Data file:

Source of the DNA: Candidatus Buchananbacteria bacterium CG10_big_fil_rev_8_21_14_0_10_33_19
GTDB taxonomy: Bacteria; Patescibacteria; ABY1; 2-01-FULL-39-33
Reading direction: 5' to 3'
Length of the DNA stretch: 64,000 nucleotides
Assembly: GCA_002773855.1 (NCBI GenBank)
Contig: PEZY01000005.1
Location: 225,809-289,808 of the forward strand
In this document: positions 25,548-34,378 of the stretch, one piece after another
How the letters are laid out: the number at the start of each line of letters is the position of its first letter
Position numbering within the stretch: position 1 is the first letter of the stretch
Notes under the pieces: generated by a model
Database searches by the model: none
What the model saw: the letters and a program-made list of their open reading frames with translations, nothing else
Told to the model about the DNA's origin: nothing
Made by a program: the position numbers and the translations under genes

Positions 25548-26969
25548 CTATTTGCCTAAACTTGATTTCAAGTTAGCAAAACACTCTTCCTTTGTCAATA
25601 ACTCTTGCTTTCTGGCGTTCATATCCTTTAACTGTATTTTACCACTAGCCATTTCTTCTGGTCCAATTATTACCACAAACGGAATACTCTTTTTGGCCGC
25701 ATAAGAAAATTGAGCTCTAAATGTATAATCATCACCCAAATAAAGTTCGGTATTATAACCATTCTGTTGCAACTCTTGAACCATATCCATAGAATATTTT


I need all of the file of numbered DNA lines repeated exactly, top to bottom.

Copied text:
Source of the DNA: Candidatus Buchananbacteria bacterium CG10_big_fil_rev_8_21_14_0_10_33_19
GTDB taxonomy: Bacteria; Patescibacteria; ABY1; 2-01-FULL-39-33
Reading direction: 5' to 3'
Length of the DNA stretch: 64,000 nucleotides
Assembly: GCA_002773855.1 (NCBI GenBank)
Contig: PEZY01000005.1
Location: 225,809-289,808 of the forward strand
In this document: positions 25,548-34,378 of the stretch, one piece after another
How the letters are laid out: the number at the start of each line of letters is the position of its first letter
Position numbering within the stretch: position 1 is the first letter of the stretch
Notes under the pieces: generated by a model
Database searches by the model: none
What the model saw: the letters and a program-made list of their open reading frames with translations, nothing else
Told to the model about the DNA's origin: nothing
Made by a program: the position numbers and the translations under genes

Positions 25548-26969
25548 CTATTTGCCTAAACTTGATTTCAAGTTAGCAAAACACTCTTCCTTTGTCAATA
25601 ACTCTTGCTTTCTGGCGTTCATATCCTTTAACTGTATTTTACCACTAGCCATTTCTTCTGGTCCAATTATTACCACAAACGGAATACTCTTTTTGGCCGC
25701 ATAAGAAAATTGAGCTCTAAATGTATAATCATCACCCAAATAAAGTTCGGTATTATAACCATTCTGTTGCAACTCTTGAACCATATCCATAGAATATTTT